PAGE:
Living Beyond My Illness

On Thursday, February 16, 2006, I almost died. I’d been trying to recover from seven years of being poisoned from overmedication, and finally, on Monday, the l3th, my body decided to purge itself of the poisons once and for all.

I was in such horrific pain from my stomach that I could barely move. I had to stop eating, and if I could have died, I would have. By Thursday morning I was in such agony that I passed out three times in six hours. The first time I banged up my left knee and my forehead. The second time I whacked my right arm and the right side of my nose. The third time I fell down straight so hard that my left upper teeth smashed into my lower teeth and then through my mouth.

When I came to and saw all the blood, I thought I’d just go back to sleep on the nice, cool floor and never get up. But a voice in my head started yelling at me: “Get up! Did you hear me? Get up! You can do it! Get up right now! Get up! Get up!”

So just to shut the voice up, I got up and wiped up the blood and went back to bed. And that’s when I really began to recover.

You’re probably wondering why I let myself be poisoned for seven years. Inertia and stupidity. I’d been ill with chronic fatigue syndrome, but I’d pretty much recovered when I had to have the right side of my thyroid removed. Two months later my cholesterol hiked up and my doctor told me it was caused by the thyroid imbalance and that I’d have to take medication for the rest of my life. Two months after that my blood pressure went ballistic and he gave me the same song and dance with my new blood pressure medicine. Two months after that, I started feeling my old chronic fatigue symptoms of pain and exhaustion, and we both assumed that the surgery had brought back my cfs.

WRONG! What my pill-pushing doctor neglected to tell me was that pain is a common side effect of the cholesterol drug, and it took me seven years to get desperate enough to do my own research.

Still, even when I was in such wretched pain that I couldn’t stay in bed for more than five hours a night, and even before that with my cfs, I refused to let my illness define me. Since the cfs and then the blood pressure drug turned my mind into Swiss cheese, I adapted and stopped reading and started making things. I fell in love with yarn and knitted and crocheted and wove myself into a life. I joined e-mail lists and put up a web page (with my husband’s help) and taught myself about art. For a while I even joined a local guild, but my pain made me too irritable to be the kind of lady the guild required.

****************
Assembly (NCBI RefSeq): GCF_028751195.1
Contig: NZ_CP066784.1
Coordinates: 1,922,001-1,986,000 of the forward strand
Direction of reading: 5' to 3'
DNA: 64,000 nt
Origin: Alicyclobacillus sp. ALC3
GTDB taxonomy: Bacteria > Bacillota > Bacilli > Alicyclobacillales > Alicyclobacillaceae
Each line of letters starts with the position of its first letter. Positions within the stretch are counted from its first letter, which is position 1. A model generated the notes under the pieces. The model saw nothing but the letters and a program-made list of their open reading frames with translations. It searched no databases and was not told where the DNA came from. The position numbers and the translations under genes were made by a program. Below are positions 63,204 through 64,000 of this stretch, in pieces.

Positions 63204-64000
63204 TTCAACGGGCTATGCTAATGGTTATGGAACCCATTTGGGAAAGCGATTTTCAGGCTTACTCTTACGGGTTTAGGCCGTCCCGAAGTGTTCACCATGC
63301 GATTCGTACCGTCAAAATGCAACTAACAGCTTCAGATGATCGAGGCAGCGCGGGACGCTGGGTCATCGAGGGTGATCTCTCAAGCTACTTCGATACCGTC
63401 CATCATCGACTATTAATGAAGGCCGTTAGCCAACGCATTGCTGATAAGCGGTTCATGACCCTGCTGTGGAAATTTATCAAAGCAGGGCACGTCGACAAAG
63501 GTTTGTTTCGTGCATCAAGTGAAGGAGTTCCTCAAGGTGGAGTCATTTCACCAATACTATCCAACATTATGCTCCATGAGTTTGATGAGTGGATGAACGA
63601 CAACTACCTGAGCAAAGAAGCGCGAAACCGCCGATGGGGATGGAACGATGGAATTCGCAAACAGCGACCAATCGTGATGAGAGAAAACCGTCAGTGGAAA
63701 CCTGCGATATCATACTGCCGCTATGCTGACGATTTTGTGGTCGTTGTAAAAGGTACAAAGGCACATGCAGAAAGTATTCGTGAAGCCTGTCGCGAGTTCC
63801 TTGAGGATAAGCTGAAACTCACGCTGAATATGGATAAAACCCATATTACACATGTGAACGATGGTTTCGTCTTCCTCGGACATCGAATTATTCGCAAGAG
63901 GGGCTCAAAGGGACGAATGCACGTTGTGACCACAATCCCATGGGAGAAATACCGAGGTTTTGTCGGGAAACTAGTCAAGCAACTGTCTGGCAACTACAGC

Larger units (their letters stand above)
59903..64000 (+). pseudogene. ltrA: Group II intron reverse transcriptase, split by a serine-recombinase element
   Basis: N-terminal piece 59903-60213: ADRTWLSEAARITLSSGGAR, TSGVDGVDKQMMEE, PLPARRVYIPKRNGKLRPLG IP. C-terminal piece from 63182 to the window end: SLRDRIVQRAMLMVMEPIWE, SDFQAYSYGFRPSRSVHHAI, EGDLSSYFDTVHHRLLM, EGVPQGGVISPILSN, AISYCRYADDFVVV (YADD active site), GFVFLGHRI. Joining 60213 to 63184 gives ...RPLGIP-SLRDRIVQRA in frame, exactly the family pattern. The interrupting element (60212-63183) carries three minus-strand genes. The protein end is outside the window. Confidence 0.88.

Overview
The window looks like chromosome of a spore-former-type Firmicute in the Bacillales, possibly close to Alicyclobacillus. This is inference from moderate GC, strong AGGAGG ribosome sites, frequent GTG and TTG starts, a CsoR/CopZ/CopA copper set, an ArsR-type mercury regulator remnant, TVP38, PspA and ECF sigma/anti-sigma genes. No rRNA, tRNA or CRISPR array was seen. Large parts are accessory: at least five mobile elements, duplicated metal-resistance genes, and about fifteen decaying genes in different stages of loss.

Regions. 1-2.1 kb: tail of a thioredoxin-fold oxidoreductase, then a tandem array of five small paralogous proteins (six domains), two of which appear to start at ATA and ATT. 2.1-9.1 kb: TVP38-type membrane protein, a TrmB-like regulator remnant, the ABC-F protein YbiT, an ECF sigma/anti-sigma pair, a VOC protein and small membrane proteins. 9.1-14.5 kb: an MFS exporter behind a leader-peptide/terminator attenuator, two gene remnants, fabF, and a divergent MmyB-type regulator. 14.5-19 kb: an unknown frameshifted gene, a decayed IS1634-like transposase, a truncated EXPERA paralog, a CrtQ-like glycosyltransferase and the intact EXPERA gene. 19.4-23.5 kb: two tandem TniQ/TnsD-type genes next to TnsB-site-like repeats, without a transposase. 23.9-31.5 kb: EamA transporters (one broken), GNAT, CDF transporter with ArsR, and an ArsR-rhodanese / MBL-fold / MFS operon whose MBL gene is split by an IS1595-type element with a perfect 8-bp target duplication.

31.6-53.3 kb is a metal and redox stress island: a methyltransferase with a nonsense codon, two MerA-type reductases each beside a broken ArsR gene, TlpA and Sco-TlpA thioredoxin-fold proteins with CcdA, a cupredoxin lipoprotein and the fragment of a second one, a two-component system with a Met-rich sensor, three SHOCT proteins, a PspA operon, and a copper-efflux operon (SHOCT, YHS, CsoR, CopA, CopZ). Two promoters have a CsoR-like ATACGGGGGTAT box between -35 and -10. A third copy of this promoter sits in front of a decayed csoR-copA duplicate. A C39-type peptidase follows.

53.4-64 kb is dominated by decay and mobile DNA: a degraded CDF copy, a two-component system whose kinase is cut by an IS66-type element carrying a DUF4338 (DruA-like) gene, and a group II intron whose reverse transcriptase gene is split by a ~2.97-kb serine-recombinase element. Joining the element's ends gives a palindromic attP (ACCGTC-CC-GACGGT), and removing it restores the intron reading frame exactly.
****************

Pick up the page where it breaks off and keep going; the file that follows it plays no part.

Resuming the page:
There were times – far too many times – when I was too wiped out to do anything but sit in my recliner and watch the soaps during the day and videos at night. And there were times when I despaired of ever having a life again. But something inside me – the voice that yelled when I wanted to sleep? – refused to give up, and I eventually turned myself into a woman who is relentlessly determined and insanely optimistic.

I continued to dream of a better life for myself. I kept pushing myself to think beyond my present life and into the future. I visualized myself well, I said affirmations about being well, I made plans for getting well, and I always though of my illness as temporary.

And now, four and a half months after I almost died, I’m coming back to life. I still get tired and I’m still in pain, but I’m not taking any pills and I’m getting stronger and more confident every day. I’m reading again, and writing, and making all sorts of plans for my future. Only this time the plans are more than dreams.

And while I wouldn’t wish my past fifteen years on anyone, I have to say that they’ve made me into the woman I never thought I could be. I used to get depressed when my life didn’t go the way I wanted, and there were times when I was physically healthy but so emotionally lost that I had to force myself to get up in the morning.

But not anymore. I wake up each morning thrilled to be alive. And every time I look in the mirror and see my chipped teeth, they remind me of what a gift my life is. I’ve become obnoxiously cheerful, and while I still get angry and frustrated (most recently with the electric company), I now know that these are the bumps that keep life interesting.

I wouldn’t presume to advise anyone who’s ill on how to live. That’s something we each have to decide for ourselves. But maybe it’ll help to know that someone who spent fifteen years in constant pain and often feared she’d never have a life again somehow managed to get through.

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